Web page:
Bottom line: Who you choose to work with and their level of commitment is without doubt the biggest determinate of startup success.

Operational involvement and control
How much time and energy do you have to put in to your companies every day? The horrible truth is that you need to give your incubating companies attention almost every day. Our business is somewhat unique in that Fresh Tilled Soil actually builds and supports many of our investment companies websites and applications so we are intimately connected to the daily operations of the business. This unique involvement is far more active than if you are just a financial investor or a board member. We also physically house some of our companies which gives us unparalleled access to the founding teams. From an operational point of view we insist on weekly management meetings with our partners and founding CEO’s. These meetings are designed to review the key metrics of the business (sales, revenues, expenses, COGS, deposits, AR, AP and process). We have a dashboard which shows all these key metrics and compares them against the previous weeks and months. In each meeting we’re looking for patterns and opportunities to improve.

Bottom line: Starting a business is like having a child. It’s a daily commitment where the level of involvement is in direct proportion to the outcome of success.

Mentorship and partnership
How will the founder or founding team get the experiential and emotional support they need? Make no mistake, this is the key to a successful business. Nobody starts a great business by themselves without lots of support. Forget about the mythologies of Jeff Bezos and Bill Gates. Even the greatest billionaire CEO’s started with a partner or an advisory board. Both Bezos and Gates have repeated said that without the right mentors along the way they would never have created the businesses we know today. We provide lots of advice to our founding teams whether they solicit it or not. We also offer them lots of emotional support because we know it will get tough. One of our company CEO’s was in for a design meeting but we sensed they were distracted by other issues. As we probed the conversation quickly turned from design to sales. We ended up hearing about some unforeseen sales challenges that were getting in the way of achieving our revenue targets. By discussing the stresses and concerns of our CEO we were able to get to a solution. These conversations can feel like therapy sometimes but they are necessary for a leader to find the daily focus they need. These sugar-free meetings can be a little abrasive and direct but they are served up on a plate of compassion and a desire to get to the truth quickly.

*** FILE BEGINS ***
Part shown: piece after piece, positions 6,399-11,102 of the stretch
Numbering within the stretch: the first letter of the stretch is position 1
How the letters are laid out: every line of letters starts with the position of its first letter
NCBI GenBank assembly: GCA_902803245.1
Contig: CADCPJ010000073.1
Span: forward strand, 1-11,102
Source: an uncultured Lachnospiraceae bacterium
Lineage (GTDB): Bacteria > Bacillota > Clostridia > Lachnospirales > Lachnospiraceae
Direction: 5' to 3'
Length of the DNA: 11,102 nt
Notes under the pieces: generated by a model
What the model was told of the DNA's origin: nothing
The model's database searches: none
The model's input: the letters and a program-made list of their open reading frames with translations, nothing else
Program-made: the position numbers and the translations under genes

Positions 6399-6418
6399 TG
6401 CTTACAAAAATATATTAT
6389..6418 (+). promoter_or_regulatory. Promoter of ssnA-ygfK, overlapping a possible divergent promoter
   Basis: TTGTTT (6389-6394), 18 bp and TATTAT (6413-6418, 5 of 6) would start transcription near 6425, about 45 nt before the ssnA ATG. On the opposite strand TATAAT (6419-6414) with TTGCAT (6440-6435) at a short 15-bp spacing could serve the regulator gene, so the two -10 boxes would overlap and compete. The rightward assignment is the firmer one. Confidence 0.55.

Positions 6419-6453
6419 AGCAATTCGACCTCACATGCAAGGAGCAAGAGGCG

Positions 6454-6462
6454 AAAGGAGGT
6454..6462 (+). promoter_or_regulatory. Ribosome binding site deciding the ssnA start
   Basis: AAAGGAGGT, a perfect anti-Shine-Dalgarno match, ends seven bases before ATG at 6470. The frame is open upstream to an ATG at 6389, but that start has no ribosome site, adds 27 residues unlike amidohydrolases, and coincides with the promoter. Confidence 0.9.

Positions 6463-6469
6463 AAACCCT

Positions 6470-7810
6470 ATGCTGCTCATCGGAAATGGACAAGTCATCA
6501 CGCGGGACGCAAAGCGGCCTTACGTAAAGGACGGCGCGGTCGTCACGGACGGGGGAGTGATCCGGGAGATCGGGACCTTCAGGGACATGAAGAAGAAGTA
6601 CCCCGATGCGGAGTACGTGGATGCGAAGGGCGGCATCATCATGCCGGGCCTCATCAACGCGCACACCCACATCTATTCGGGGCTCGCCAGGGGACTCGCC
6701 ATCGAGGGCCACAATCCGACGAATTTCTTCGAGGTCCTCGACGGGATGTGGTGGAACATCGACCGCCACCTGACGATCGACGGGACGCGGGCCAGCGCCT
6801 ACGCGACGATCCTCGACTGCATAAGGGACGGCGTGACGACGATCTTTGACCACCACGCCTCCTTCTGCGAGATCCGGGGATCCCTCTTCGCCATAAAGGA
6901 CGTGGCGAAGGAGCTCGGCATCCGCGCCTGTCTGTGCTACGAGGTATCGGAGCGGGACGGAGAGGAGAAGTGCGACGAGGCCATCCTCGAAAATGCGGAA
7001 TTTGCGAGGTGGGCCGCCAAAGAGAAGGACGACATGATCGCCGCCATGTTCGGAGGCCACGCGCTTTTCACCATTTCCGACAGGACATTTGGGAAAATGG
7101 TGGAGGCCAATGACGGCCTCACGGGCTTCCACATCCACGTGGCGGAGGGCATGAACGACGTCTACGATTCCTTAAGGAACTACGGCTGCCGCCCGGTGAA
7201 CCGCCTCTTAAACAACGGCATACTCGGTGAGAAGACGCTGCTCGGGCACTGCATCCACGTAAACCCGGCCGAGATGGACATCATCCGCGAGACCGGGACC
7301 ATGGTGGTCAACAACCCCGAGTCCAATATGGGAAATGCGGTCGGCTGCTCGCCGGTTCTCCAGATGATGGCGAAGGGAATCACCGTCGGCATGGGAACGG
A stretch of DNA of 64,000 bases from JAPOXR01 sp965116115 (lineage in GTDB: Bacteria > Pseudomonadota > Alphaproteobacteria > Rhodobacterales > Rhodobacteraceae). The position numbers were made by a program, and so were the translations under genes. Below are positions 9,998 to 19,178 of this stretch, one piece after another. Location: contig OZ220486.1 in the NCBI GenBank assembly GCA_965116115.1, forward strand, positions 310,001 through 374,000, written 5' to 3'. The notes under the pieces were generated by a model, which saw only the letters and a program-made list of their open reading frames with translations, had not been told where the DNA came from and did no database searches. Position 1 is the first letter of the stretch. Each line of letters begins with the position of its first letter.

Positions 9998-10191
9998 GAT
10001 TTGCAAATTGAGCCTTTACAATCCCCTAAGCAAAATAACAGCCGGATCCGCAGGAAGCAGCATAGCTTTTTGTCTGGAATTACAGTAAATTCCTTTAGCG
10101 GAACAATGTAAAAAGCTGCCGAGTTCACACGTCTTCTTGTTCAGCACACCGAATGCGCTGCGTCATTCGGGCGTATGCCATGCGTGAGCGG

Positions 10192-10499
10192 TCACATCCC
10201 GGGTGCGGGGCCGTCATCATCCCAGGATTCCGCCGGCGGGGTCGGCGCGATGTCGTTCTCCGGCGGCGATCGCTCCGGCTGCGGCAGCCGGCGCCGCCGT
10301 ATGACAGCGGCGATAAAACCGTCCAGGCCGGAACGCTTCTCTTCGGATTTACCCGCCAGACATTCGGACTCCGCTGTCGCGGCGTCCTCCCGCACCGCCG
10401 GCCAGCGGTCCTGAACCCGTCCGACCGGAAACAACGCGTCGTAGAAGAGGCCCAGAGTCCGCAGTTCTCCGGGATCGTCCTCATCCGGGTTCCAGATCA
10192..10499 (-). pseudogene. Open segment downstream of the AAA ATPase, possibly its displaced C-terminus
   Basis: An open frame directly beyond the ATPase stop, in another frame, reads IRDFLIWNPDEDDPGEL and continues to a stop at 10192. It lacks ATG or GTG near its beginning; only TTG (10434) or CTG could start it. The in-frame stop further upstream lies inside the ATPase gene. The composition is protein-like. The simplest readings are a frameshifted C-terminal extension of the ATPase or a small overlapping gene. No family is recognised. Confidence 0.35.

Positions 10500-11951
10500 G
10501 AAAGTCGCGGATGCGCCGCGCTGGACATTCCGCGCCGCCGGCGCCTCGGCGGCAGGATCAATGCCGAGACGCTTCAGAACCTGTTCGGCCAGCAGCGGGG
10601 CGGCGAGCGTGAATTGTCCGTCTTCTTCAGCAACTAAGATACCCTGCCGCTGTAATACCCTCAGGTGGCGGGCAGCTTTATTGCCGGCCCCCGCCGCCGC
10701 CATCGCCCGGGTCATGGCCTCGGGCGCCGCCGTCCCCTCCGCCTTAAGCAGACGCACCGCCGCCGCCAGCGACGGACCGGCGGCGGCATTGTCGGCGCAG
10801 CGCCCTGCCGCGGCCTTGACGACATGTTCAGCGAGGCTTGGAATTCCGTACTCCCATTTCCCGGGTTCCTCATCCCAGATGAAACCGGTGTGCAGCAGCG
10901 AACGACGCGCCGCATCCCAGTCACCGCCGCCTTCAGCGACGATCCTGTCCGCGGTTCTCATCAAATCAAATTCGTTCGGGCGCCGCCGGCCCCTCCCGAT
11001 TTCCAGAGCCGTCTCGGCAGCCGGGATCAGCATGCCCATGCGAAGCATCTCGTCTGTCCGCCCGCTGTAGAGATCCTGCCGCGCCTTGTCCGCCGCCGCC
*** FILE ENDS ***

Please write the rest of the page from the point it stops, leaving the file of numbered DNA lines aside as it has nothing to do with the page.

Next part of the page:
Bottom line: No one is an island. Get advisers, mentors and partners that support you with honest direct advice.

Infrastructure
Where should we put the team and how can we reduce the infrastructure cost of starting up? Earlier incubation models insisted on sharing physical space so they could amortize the costs of rent, printing, etc. I’m not yet sure it’s necessary to be in the same office but it really helps. We have enough space to house at least 2 or 3 small startups and still have ample space for Fresh Tilled Soil. We share in the cost of rent, connectivity, utilities, some legal fees and sundries but that’s not the real benefit to being together. We love being able to solve problems in an ad hoc real-time way. If there is a question our startup teams can get up and walk over to get answers. That speed of decision making is critical to maintaining momentum.

Bottom line: Even in a virtual world, physical space still matters. We are social beings and the closeness to others has a meaningful impact on the startup process.

Author Richard Banfield

As CEO, Richard leads Fresh Tilled Soil’s strategic vision. He’s a mentor at TechStars and BluePrintHealth, an advisor and lecturer at the Boston Startup School, and serves on the executive committees of TEDxBoston, the AdClub’s Edge Conference, and Boston Regional Entrepreneurship Week.